“How was your day? Okay, I hope.” Asked and answered, a safer approach, he no longer wants to know. The sauce sputters on the stove. “Have you seen yourself? You’re covered in sweat.” He opens the window over the sink. Cautiously, with arms over his middle, he offers a further solution. “Would you like me to watch the stove while you change?”

All the years they’ve been naked together, she doubts he’s ever seen her. They’ve always made love under the covers in the dark, quickly with eyes closed.

“I’m fine where I am.” She stirs the sauce. “Thank you.” Who is he to critique a thing he’s never really looked at? “Go read the paper or something. I’ll call you when dinner’s ready.”

Over the years of family life, they’ve calmed themselves with well-worn routines. Arriving home and sharing a meal, all of that was better when their daughter was still at home. The three of them filled the house with laughter and stories. Now, discomfort shadows the table. Dinner is no longer a thing they do together. Both of them hurry to finish.

Thirty-five years of sex, and Pauline has never once initiated. Imagine his horror when she lays a towel on the bed and tells him to flatten down. She pins him between her legs and sets her own pace and intentions. He squirms and grimaces and wiggles himself free. “I can’t do this,” he says. “Let’s wait until you’re clean.”


The lights are dimmed, and the waterfall music is on when Pauline lays down her purple mat and gathers herself inward.

“Come onto the floor on your hands and knees.”

This is not a comfortable pose for Pauline, being reduced to her animal self, sniffing the ground.

Yu Yan positions herself sideways to display the geometric goal of muscle and bone and sinew. Maroon hair curtains her face. Her mustard-colored tunic billows on her underside. “Spread your fingers.”

Always sweaty, Pauline’s hands feel slippery. She does not know if she should trust them, but she pushes onto the cushy surface of her mat. She’s in the final week of the challenge and knows the strain her wrists will feel if the load isn’t properly shared.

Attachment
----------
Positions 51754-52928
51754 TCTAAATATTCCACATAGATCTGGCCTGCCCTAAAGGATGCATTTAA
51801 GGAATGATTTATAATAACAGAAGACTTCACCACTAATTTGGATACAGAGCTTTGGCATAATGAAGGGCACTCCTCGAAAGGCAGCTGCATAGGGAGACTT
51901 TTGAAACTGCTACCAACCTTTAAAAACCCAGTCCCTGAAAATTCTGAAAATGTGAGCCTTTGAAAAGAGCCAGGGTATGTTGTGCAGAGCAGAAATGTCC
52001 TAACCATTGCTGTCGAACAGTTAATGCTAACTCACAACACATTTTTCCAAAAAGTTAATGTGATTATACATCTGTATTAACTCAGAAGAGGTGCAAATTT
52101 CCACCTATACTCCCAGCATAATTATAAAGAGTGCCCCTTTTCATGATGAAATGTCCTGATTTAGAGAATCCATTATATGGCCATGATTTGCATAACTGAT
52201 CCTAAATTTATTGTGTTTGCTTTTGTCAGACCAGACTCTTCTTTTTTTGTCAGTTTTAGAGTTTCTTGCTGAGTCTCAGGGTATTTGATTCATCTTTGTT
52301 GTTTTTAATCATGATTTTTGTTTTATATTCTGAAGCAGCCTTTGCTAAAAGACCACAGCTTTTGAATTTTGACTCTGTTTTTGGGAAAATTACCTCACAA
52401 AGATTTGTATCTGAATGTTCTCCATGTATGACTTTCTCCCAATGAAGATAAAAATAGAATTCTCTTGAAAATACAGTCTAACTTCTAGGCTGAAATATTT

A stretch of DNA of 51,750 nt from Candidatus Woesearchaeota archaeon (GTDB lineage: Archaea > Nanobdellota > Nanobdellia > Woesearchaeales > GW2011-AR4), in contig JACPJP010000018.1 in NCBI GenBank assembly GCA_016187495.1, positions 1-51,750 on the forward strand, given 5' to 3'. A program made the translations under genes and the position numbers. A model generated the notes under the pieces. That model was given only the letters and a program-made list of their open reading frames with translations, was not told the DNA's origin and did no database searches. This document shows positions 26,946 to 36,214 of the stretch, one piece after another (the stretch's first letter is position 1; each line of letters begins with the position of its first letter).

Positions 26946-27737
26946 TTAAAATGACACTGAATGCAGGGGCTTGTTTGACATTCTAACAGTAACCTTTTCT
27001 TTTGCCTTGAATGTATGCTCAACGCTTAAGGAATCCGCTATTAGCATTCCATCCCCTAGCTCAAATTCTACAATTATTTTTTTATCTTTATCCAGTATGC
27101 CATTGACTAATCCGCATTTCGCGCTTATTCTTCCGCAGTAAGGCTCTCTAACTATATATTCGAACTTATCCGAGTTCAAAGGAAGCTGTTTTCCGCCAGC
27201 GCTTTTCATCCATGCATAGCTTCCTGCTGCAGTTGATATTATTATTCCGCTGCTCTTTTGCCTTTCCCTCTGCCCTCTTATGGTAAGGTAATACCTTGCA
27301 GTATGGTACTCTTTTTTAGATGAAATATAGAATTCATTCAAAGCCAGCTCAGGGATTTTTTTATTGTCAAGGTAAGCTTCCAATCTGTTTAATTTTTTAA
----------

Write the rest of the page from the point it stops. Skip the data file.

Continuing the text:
“Tuck your toes. Good. Now, lift your knees and lengthen your spine. Raise your hips to the sky.”

With her ass in the air and her face down, Pauline gets tingly lipped and breathless. She’s never cared for the disappearance of herself, the roundness of her butt, the loneliness of looking down.

“Stretch your heels to the floor. Melt your heart into your thighs.”

She’s not a full believer in yoga-speak. The instructions are obviously symbolic. Yet, maybe because of the power of suggestion, she sends energy from her emboldened heart to her trembling thighs. A ball of warmth forms at her middle. Some heat comes from her thighs, which she never expected. The work is not all for her heart.


When she shut the front door of her childhood home for the last time, Pauline told herself she’d never have to think of anything that happened there again. She certainly never talked to her husband about feeling herself bent against her will. It had happened in the study, the sanctum of their house. She’d hated the smells, the old paper and the ink pads, the lemon furniture polish and the fear, the coffee and cigarettes on his breath, his sweat.

She might’ve tried dropping the burden at seventeen, but she isn’t freed until she’s fifty-five. In the last days of her yoga challenge, she stops menstruating forever. Although the doctor needs more time to confirm her status, Pauline does not. All the sticky secrets have been flushed from her womb. She tells Dr. Mary with a sigh of relief during her next check-up. The endless period has ended. 

For all the times it did not go well in bed, she now sees that Oliver played a part. He didn’t let her warm-up, wasn’t attentive, took care only of himself. When lies are gone, truth is plain.

“It hurts,” she tells the doctor, “especially when we have sex.”

“Try lubricant.”

Pauline feels she’d have done better talking to herself. The woman with a stethoscope around her neck is not trying to understand. Specialized gels soften only the edges, delaying the pain, making it worse because it comes after a fleeting moment of hope her privates will not be torn. Her face leaks silence, a would-be power gone, leaving only wet cheeks, a runny nose and trembling lips. 

Passing her a box of tissues, Dr. Mary pats her shoulder and prescribes anti-depressants. 


Later, at home, a pure hot rage flares in her flushed-out womb. The secrets are gone, but she is not empty. Pauline carries her former self in every version, the lovely adolescent skin marked red, the stinging between her legs. Let’s wait until you’re clean. Her cheek against cold wood in the dimly lit study, the swirly grain of the mahogany desk like crushed fur, his fat fingers tangled in her hair. I think what you need is anti-depressants. There isn’t any shame in it. How her tender shoulders clenched, how her back felt like breaking. The next recommendation was sure to be hormones, to reverse the symptoms of menopause.